Summary: Jesus wants us to follow Him to the places where we need to grow. It won’t be easy, but the reward is great.
You Want Me to Follow You Where?
The Reverend Anne Benefield
Geneva Presbyterian Church, January 18, 2009
Introduction: Our scripture lesson today is found in the end of the first chapter of the gospel of John. You may remember that John’s Gospel begins with the glorious statements about Jesus as the light coming into the world. The identity of Jesus will be revealed throughout the gospel. Here is a story where Jesus reveals Himself in very practical ways.
The day after He was baptized, Jesus decided to go to Galilee. He found Philip and said to him, “Follow me.” Now Philip was from Bethsaida, the city of Andrew and Peter. Philip found Nathanael and said to him, “We have found Him about whom Moses in the law and also the prophets wrote, Jesus son of Joseph from Nazareth.” Nathanael said to him, “Can anything good come out of Nazareth?” Philip said to him, “Come and see.”
When Jesus saw Nathanael coming toward him, He said to him, “Here is truly an Israelite in whom there is no deceit!” Nathanael asked Him, “Where did you get to know me?”
Jesus answered, “I saw you under the fig tree before Philip called you.” Nathanael replied, “Rabbi, You are the Son of God! You are the King of Israel!”
Jesus answered, “Do you believe because I told you that I saw you under the fig tree? You will see greater things than these.” And He said to him, “Very truly, I tell you, you will see heaven opened and the angels of God ascending and descending upon the Son of Man.”
Prayer: Gracious God, You speak to us in so many ways. You speak in every day tones and beautiful images. Open our hearts, minds, and souls to Your profound truth. Amen.
The story of Nathanael’s call is a little cryptic. It raises as many questions as it answers, but there are some themes that run through the story and speak to us. First, there is the theme of discovery. “Jesus found Philip…Philip found Nathanael… [telling Nathanael] we have found Him about whom Moses…wrote…” In the same way, Jesus finds us and we find Jesus.
Second, Jesus knows Nathanael just as He knows us. This is what I would call the best news and the worst news. Jesus knows us better than we know ourselves, which is a little frightening. At the same time, He knows us and still loves us completely, which is at the foundation of our lives in Christ.
Third, He promises new life. But where is that new life going to take us?
Two old friends met one day after many years. One attended college, and now was very successful. The other had not attended college and never had much ambition. The successful one said, “How has everything been going for you?”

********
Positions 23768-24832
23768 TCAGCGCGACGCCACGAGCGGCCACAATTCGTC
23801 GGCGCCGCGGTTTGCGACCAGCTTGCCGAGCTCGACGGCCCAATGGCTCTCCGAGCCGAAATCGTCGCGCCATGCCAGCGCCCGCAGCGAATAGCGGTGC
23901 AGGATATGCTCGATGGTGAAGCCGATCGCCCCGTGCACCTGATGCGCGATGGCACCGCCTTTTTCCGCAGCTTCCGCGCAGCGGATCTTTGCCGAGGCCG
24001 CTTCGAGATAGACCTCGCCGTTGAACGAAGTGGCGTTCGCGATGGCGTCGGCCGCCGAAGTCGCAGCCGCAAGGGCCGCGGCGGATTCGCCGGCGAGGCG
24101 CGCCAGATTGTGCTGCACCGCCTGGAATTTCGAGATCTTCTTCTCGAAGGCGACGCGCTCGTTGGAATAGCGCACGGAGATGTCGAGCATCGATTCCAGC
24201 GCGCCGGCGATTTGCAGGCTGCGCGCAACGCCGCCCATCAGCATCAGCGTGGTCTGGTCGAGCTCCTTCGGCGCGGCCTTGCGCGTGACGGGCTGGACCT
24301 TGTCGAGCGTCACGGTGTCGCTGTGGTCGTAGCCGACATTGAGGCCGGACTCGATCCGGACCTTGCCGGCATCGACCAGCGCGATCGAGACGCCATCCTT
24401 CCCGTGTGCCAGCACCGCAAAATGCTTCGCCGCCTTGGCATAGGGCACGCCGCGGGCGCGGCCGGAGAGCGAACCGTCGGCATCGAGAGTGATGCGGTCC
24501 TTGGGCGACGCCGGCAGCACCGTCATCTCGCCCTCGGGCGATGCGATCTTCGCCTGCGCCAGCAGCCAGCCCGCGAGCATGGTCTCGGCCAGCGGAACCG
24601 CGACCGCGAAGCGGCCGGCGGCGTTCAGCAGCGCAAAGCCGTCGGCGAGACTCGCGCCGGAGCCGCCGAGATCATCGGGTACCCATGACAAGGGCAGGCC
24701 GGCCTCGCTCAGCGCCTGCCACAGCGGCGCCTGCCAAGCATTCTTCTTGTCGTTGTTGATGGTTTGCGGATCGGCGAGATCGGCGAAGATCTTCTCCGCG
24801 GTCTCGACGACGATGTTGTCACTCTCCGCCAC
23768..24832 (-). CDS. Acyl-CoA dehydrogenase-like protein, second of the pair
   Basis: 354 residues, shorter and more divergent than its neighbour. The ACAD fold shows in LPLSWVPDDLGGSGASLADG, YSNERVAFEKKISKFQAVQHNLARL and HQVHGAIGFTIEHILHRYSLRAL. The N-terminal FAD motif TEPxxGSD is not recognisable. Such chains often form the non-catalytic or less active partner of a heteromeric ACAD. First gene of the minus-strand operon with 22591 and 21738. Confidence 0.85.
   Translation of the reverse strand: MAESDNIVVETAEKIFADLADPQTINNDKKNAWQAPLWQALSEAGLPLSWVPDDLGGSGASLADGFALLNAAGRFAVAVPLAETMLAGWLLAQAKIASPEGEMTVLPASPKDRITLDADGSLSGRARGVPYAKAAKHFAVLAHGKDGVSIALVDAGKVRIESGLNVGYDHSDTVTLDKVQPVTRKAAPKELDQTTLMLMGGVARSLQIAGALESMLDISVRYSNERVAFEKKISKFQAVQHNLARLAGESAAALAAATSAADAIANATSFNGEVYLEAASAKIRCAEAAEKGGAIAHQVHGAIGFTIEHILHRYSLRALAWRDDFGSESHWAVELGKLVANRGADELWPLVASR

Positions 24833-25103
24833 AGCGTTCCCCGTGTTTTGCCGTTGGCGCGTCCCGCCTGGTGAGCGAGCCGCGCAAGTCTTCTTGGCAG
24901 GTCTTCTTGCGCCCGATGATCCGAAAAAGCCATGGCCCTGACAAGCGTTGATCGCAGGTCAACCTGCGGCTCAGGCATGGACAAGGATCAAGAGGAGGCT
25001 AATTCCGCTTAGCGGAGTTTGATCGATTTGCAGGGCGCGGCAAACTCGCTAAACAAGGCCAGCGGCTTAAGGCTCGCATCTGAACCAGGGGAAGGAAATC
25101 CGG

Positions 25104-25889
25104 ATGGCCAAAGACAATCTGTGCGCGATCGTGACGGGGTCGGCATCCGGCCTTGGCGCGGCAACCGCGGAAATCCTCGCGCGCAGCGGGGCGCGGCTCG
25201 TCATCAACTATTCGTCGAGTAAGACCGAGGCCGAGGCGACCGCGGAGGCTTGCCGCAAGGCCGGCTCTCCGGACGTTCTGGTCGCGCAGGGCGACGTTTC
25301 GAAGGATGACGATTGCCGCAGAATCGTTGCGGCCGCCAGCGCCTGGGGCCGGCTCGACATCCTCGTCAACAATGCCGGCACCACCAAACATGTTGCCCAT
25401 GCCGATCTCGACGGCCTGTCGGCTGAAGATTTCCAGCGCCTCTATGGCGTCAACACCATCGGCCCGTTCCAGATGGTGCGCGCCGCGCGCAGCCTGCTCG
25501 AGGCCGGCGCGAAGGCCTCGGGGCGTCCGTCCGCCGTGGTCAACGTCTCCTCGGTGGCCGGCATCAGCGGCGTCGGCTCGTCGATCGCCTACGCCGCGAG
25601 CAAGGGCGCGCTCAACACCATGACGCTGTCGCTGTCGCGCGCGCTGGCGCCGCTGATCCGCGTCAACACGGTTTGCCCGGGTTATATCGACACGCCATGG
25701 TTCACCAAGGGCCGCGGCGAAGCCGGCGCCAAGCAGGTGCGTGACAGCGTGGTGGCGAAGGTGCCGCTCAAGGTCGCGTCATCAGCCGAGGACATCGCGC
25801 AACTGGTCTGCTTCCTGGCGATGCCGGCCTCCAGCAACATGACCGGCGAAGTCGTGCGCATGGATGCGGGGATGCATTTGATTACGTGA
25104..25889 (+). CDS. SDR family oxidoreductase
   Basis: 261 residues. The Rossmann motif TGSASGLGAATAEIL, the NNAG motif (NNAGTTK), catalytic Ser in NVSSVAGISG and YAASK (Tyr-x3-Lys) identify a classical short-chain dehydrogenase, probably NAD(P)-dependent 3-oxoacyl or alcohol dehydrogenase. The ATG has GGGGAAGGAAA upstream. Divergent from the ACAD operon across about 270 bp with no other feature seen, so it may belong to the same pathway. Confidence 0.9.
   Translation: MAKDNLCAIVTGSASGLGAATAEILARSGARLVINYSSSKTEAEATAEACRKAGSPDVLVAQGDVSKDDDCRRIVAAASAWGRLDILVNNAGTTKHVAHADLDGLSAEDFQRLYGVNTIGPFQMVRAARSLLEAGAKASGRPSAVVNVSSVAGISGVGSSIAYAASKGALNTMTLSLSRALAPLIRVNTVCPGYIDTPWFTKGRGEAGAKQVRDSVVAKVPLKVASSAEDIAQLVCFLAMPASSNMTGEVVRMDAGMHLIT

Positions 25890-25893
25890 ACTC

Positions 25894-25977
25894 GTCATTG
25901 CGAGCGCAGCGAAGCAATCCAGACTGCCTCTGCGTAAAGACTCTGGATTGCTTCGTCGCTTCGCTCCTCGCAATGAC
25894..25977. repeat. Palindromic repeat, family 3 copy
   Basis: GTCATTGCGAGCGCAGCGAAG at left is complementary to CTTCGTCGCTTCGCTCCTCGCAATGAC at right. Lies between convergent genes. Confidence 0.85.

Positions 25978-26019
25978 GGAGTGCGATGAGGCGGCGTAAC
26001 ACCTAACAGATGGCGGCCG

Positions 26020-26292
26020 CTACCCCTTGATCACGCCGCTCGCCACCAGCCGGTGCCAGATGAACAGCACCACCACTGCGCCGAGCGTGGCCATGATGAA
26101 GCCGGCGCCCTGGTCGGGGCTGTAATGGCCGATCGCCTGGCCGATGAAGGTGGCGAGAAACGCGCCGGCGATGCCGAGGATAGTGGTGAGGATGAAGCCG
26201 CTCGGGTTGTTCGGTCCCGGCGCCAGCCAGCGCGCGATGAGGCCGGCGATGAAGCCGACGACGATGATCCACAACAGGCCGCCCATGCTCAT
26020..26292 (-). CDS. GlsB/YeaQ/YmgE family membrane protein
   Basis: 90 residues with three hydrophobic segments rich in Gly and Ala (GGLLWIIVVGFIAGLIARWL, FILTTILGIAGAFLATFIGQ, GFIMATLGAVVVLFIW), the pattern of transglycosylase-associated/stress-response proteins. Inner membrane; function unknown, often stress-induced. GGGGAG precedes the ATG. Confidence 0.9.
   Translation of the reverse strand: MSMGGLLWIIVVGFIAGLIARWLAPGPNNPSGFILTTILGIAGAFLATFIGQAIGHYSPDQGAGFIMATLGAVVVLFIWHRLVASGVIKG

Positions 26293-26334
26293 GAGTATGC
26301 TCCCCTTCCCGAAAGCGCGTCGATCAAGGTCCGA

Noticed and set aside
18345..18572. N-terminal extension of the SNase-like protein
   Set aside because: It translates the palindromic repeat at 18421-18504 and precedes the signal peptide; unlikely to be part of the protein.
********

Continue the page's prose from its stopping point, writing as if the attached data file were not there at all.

“Well, one day I opened the Bible at random, and dropped my finger on a word and it was oil. So, I invested in oil, and boy, did the oil wells gush. Then another day I dropped my finger on a word and it was gold. So, I invested in gold and those mines really produced. Now, I’m as rich as Rockefeller.”
The successful friend was so impressed that he rushed to his hotel, grabbed a Gideon Bible, flipped it open, and dropped his finger on the page. He opened his eyes and his finger rested on the words, “Chapter Eleven.”
Where will Jesus lead us? Our new life in Christ will take us where we need to grow. To figure out where Jesus is leading us, we need to take an inventory of our weaknesses. Where we are weak, God is strong. Jesus wants to turn our weaknesses into strengths to the glory of His name.
This time of year, January, we are often thinking about where we are in life and where we want to be. By now, January 18, you and I have pretty much broken all our resolutions, but it’s not time to give up yet.
U.S. News and World Report came out with a special issue promoting “50 Ways to Improve Your Life in 2009.” In describing the cover story, the table of contents reads: “Doing the little things, and a few big things, too, can lead to great strides toward happiness and a better world.” Then the following subtitles are given: Body, Mind, Money, World, and Play. [U.S. News and World Report, Volume 148, Number 14, Special Year-End Issue, 2008]
Something is missing from that list, don’t you think? It’s missing a foundation, a context. The list is superficial—it doesn’t begin with a solid base. The necessary foundation is faith. We can make small incremental or large dramatic changes in our behavior, but if those changes are made without a foundation of faith in the gracious love of God, those changes don’t mean a thing.